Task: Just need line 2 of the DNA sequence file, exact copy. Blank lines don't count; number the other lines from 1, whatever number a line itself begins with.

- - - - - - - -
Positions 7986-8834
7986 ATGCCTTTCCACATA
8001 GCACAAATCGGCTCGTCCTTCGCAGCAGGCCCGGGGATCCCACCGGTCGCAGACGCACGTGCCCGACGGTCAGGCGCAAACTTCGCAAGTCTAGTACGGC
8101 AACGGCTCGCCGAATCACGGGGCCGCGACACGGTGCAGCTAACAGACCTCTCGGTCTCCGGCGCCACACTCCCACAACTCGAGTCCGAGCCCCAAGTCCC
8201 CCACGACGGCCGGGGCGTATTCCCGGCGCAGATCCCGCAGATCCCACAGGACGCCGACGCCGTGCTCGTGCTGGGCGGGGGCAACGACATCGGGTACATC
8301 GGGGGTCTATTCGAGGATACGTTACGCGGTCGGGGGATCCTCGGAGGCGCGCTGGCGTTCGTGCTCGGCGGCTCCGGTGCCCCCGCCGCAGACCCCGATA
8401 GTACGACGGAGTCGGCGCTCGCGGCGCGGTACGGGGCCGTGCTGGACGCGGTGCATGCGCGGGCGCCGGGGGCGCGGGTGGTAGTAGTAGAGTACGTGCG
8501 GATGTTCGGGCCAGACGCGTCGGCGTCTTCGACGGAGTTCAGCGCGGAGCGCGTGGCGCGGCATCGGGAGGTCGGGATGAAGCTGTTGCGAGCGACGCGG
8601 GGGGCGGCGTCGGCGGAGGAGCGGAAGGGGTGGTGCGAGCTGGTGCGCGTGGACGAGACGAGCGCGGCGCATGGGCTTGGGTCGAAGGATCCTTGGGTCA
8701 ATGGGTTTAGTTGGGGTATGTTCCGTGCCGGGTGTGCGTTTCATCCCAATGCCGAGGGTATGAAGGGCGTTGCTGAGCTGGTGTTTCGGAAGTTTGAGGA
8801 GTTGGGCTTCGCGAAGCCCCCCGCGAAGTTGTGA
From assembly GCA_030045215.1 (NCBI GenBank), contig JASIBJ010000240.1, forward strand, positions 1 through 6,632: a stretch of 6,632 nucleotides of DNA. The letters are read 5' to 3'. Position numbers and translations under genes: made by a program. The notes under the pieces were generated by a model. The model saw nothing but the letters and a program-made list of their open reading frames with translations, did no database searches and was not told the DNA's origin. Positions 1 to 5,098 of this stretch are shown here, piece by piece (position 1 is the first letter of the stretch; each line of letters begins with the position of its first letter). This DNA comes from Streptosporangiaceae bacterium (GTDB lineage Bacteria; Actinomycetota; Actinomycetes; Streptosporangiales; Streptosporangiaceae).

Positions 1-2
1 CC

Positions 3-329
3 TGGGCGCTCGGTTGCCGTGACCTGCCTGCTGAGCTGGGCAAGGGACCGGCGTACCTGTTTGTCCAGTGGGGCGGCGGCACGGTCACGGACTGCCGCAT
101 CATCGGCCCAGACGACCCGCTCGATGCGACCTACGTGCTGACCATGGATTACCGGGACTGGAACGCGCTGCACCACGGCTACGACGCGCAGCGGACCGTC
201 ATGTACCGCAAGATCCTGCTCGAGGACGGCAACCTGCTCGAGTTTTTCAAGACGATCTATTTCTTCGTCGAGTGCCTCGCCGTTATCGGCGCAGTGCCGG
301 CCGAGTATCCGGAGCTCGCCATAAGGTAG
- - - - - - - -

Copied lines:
7986 ATGCCTTTCCACATA